Enrique has a prickly relationship with the media – he feels that if he speaks to one newspaper then he’ll have to speak to them all – but he’s friendly from the minute FourFourTwo arrives at his house in October 2013.
Along the way to the bar, he points out the houses of current Barça stars, tells us that he’s been listening to podcasts in English to improve his already-passable lingua franca. A couple of cyclists pass by on expensive carbon road bikes. Still an ultra-fit athlete who competes in gruelling ironman races, he gives the riders a knowing nod.
Full name: Luis Enrique Martinez Garcia
Date of birth: 08/05/1970
Height: 5ft 11in
Position: Attacking midfielder
Place of birth: Gijon, Spain
Clubs: 1988-91 Sporting Gijon 36 apps (14 goals), 1991-96 Real Madrid 157 (15), 1996-2004 Barcelona 207 (73)
International career: 1991-2002 Spain 63 (12)
Honours:La Liga 1995, 1998, 1999 Copa del Rey 1993, 1997, 1998 Supercopa da Espana 1993, 1996 UEFA Cup Winners' Cup 1997 UEFA Super Cup 1997 Summer Olympics 1992
When we sit down, the Asturian is welcoming, animated, enthusiastic and, 90 minutes after starting, is still talking with the energy that has seen him compete in several marathons and enjoy a stellar career with Sporting Gijon, Real Madrid and Barcelona. Later, he was Pep Guardiola’s replacement at Barça B, then spent a year at Roma before taking the reins at Celta Vigo in June 2013.
What’s your earliest footballing memory? Were you always a sporty child?
Rupert Foster, Surrey
I was a very sporty child. Earliest memory? Spain 12-1 Malta. Spain had to win by 10 to reach the 1984 European Championship. I watched on television in Gijon. My first memory at a game was queuing up oustide El Molinon [Sporting’s stadium] to see Sporting vs Cadiz, aged 10. I remember seeing the grass and how well kept it was, how perfect the lines were. I was inside the stadium 90 minutes before the game, watching the grass with my brother, who is 11 months older. My father wasn’t a football man. I loved going to games. I’d stand at the back of the ultras and listen to their songs. I took a flag made by my mother. There’s a photo of me in a newspaper sitting on the fence with my flag – though I had to hide it from my mother because I was standing near the ultras and she wouldn’t like that.
You’re well known as a passionate guy. Were you the same as a child?
Jackie Robertson, Plymouth
I’ve always been enthusiastic about whatever I’ve done. I mark out challenges in life. I was lucky that I was able to dedicate my life to what I most loved: as a fan, a player and now as a manager. It must be terrible to work in something that you don’t like. Because I am so passionate, it’s easy to empathise with players and for them to believe in me.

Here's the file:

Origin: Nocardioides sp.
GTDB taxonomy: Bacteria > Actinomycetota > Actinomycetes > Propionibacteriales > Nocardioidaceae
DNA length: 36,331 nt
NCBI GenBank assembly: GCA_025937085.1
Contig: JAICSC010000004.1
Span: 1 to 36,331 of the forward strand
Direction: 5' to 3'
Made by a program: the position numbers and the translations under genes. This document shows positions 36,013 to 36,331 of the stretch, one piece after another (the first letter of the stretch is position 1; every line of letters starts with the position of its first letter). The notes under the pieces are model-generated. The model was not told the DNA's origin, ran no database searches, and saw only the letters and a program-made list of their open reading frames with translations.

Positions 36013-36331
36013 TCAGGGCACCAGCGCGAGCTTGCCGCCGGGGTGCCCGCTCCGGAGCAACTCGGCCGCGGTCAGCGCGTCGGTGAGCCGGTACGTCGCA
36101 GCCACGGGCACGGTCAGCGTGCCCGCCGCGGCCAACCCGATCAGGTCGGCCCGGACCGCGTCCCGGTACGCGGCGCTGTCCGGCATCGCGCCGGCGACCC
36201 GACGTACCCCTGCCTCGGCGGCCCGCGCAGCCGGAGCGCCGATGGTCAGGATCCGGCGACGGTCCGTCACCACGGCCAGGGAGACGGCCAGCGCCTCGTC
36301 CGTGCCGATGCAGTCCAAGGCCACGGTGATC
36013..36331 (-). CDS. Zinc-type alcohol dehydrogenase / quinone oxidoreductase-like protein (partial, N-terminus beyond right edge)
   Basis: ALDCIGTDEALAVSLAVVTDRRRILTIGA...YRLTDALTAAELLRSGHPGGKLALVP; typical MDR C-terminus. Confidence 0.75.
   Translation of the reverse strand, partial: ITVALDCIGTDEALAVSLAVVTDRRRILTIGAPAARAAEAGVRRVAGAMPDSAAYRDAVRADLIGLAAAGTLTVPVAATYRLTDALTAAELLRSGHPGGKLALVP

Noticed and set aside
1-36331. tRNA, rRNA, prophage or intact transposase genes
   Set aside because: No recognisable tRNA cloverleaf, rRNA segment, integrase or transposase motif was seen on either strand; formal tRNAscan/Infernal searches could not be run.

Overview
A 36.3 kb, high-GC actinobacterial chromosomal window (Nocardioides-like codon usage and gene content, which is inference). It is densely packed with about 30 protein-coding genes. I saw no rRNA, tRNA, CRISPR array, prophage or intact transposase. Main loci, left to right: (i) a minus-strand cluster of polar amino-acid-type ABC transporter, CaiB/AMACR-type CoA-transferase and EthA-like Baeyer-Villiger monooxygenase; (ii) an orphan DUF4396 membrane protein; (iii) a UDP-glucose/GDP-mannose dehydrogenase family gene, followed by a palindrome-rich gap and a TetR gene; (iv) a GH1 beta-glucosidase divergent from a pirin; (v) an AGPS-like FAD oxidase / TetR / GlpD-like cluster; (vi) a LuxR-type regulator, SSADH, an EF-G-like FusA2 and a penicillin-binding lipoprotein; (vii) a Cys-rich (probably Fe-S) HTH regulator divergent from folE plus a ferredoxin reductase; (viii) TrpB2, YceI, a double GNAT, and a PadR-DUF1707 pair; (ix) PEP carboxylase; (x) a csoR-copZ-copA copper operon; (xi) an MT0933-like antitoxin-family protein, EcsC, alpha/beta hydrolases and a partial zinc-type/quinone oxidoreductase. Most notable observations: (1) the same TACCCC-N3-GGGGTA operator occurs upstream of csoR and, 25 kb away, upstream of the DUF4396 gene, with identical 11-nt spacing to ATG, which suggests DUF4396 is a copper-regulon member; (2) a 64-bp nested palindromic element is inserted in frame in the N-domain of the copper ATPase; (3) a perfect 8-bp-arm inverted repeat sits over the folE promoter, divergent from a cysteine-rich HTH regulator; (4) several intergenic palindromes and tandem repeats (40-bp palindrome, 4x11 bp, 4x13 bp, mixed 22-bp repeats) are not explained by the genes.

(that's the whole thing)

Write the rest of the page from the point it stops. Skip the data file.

You began your football career playing futsal. How did that improve your skills as a young age?
Ryan Moore, London
Here in Catalonia the kids play Futbol 7. In Asturias it’s futbol sala, futsal with five players. Because it’s a reduced side, you develop different characteristics. It’s not about strength, but technique. It really helped develop my football for three or four seasons. Starting 11-a-side was totally different, the goals seemed huge – the distances too. I didn’t have the strength when I first started 11-a-side. Futbol sala is a better way to develop technique. You can work on strength later.
Where does your nickname Lucho come from?
Mike Monaghan, Lincoln
Lucho Flores was a Mexican player who played for Sporting for two or three seasons. I was there as a 14-year-old, a forward. They called me Lucho. I didn’t mind, he was a good player.
How important a role did Sporting Gijon play in your upbringing?
Dani Rodrigo, Madrid
A lot, but Sporting didn’t want me at 14 and I had to leave for another team. I went back at 17, played for Sporting B for a year and the first team for a year-and-a-half. I would have been better staying another year and developing at a club with a local perspective, not the pressure of winning every game like you get at Barça or Madrid.
What was you first impression of your Sporting Gijon team-mate Kevin Moran?
Anthony Shaw, Oldham
Respect. I was young. He was an international with many games in the World Cup. He was very correct, very noble – a true professional. I never saw him make a dirty tackle. He only played a year or two, but he was very well respected in Gijon.
Why did you join Real Madrid? What was it like to play with Laudrup, Butragueno, Raul, Hierro?
Morris Guerrero, Arizona
On a personal level, you never think that a big club will come for you. I didn’t dream of Madrid after a year-and-a-half at Sporting, but Sporting needed to sell for money. It happened quickly and I signed a five-year contract. The players were big names but normal people who have ability to play football. It was easy to play with them because they were so good, but I went as a goalscorer.
Then they put me in midfield – I’d never played there before. What was I supposed to do? It was difficult. Then to full-back. Normally, a player would leave in these circumstances. Madrid wanted to loan me to Sevilla, then they decided I could stay – and I stayed five years! I adapted to the position and did what my trainer wanted me to do.